Require suppliers to issue 'Right to Organize' guarantees to workers.
Nike is exploring a longer-term effort to work with suppliers to develop their own codes of conduct. As part of this, Nike would encourage suppliers to outline their commitment to non-interference in workers’ rights to organize and bargain collectively that could be communicated to workers in their own languages.
Proposal A4: Provide an accessible complaints process for workers.
Nike supports the general objective and has supported setting up hotlines for workers to share their grievances in several countries. However Nike is reluctant to set up systems that are dependent upon its company to operate. Nike does not believe it can reach the targets in the proposed timeframes. As a member of the Fair Labor Association (FLA), workers at Nike’s suppliers can file complaints through the third-party complaints system of the FLA.
Proposal A9: Require suppliers to sign union access agreements.
Nike says that it “expects its contract factories to respect a country's legal requirements regarding agreements between factory management and local unions,” but will not require the signing of access agreements.
Nike says it strongly discourages factories from using 3rd-party contractors to hire workers engaged in its core business, but the company will not commit to eliminating the practice, claiming that employment agencies are required in some countries (i.e. small firms in Malaysia).
Nike supports “the overall concept of eliminating inappropriate use of short-term contracts for workers engaged in core business operation,” and expresses a willingness to engage with stakeholders on the use of short-term contracts, but the company does not commit to clearly defining use of short-term contracts, providing same salary and benefits to short term contract workers, or automatic open-ended contracts for workers after 2 fixed term contracts or two years’ employment.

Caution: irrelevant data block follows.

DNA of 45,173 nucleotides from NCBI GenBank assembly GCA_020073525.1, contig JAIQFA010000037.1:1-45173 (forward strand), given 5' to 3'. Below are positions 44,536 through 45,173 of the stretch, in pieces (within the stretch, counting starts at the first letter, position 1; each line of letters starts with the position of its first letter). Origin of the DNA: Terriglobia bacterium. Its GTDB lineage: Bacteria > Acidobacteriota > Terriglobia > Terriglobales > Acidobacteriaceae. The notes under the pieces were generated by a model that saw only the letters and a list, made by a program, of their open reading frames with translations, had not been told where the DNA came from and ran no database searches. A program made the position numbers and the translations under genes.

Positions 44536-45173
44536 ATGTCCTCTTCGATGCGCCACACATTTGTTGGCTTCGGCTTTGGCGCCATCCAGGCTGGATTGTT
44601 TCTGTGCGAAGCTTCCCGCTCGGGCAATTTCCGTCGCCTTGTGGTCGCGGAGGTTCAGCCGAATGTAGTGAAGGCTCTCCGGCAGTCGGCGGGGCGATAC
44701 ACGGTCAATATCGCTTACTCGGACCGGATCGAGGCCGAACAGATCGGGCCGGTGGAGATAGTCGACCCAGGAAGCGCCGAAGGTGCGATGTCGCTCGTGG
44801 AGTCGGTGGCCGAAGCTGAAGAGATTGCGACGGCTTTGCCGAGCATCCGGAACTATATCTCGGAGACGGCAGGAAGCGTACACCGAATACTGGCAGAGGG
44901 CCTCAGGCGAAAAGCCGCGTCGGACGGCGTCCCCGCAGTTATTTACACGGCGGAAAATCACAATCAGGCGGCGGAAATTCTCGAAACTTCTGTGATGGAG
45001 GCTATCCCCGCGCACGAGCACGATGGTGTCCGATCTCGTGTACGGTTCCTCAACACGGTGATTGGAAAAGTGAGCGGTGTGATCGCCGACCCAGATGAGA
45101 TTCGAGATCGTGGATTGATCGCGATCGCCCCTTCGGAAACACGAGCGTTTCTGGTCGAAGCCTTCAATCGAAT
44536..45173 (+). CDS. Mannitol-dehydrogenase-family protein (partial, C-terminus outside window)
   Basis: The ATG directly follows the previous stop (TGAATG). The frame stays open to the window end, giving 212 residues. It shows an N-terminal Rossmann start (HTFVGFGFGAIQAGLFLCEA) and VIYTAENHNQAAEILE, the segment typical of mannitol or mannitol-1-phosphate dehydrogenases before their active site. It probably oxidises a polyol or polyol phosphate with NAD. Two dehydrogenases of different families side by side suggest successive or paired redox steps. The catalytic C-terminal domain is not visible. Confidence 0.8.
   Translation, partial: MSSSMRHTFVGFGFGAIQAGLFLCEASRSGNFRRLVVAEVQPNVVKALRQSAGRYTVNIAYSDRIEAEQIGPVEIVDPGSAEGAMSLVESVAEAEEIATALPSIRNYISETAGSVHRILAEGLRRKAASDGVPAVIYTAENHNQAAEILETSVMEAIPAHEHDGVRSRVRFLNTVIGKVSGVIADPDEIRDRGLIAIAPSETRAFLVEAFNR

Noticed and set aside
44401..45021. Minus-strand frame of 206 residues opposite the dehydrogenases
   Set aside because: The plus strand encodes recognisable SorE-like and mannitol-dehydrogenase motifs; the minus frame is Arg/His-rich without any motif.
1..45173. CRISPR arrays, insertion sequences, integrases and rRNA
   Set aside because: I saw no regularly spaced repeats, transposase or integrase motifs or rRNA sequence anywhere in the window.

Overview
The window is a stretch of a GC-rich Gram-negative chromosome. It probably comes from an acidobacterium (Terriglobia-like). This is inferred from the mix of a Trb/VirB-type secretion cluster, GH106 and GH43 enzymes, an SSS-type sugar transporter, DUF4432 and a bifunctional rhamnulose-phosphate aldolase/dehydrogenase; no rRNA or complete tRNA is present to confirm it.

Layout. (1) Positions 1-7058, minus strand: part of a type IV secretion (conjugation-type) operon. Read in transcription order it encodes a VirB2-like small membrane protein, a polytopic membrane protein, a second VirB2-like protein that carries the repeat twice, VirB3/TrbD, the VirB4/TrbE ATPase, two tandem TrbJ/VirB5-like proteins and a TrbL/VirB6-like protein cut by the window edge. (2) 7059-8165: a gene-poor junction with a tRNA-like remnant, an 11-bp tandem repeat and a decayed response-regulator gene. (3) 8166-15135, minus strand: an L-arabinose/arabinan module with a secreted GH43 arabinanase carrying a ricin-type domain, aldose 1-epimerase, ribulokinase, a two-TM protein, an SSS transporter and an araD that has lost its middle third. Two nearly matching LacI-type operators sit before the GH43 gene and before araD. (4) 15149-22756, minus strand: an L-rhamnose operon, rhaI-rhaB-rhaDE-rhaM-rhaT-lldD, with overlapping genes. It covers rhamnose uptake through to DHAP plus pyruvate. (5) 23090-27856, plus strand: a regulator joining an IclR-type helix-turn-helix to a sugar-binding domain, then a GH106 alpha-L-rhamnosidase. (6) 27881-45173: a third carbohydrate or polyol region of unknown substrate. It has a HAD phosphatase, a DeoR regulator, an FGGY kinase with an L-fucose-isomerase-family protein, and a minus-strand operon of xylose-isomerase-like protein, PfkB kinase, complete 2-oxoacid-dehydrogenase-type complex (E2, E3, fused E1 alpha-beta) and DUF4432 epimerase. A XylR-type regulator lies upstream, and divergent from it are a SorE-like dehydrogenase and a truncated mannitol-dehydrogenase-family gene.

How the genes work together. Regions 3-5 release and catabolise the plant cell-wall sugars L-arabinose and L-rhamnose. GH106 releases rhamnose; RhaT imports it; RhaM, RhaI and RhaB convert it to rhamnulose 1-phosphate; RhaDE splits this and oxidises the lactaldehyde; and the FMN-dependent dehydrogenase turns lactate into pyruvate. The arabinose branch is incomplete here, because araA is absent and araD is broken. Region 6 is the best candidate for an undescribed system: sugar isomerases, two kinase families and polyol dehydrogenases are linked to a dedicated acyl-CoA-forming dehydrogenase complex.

Proposal B6: Establish long-term relationships with factories.
“Nike's focus within apparel and footwear is to move toward fewer stronger, longer-term strategic partnerships with factories.” The company will meet the target if calculated on FOB volume or % of workers.
“Nike does have a formal exit policy, outlined in our CR report,” which is publicly available.
Proposal C3: Report publicly on length of factory relationships.
Nike believes “this would be very challenging” given its data collection methodology. While the company says it “may be able to consider this as part of a broader reporting effort on our focus factories,” it makes no commitment to do so.
Proposal C4: Report publicly on how suppliers are chosen and/or eliminated.
“This is something that Nike currently reports on in our Corporate Responsibility reports.”
Although Nike is studying the impacts of the total compensation package provided to its workers, the company says: ”We are not prepared to incorporate a living wage standard in our Code of Conduct at this time.”
Proposal D3: Ensure prices are sufficient to pay a living wage.
Nike is willing to engage stakeholders “to discuss if there is another way to achieve this objective (e.g. identifying ways to train trade unions on product costing),” however the company believes a third-party review may be unfeasible.
Proposal D6: Take steps to improve workers’ wages.
Nike will be conducting an assessment of overall worker well-being at a specific set of factories that will include wages, but the company will not commit to achieving a living wage.
The brand claims to implementing all components of this proposal or has agreed to implement them within Play Fair's proposed timeframe.
The brand is currently implementing or has agreed to implement some of the essential components of the proposal but has refused to implement, has overlooked, or has raised issues with one or more important components; or, the brand agrees to implement the proposal but not within Play Fair’s proposed timeframe.
The brand has refused to implement the essential components of the proposal.
The brand has misunderstood or failed to comment on the proposal; or the brand is considering the proposal, but has yet to make a decision.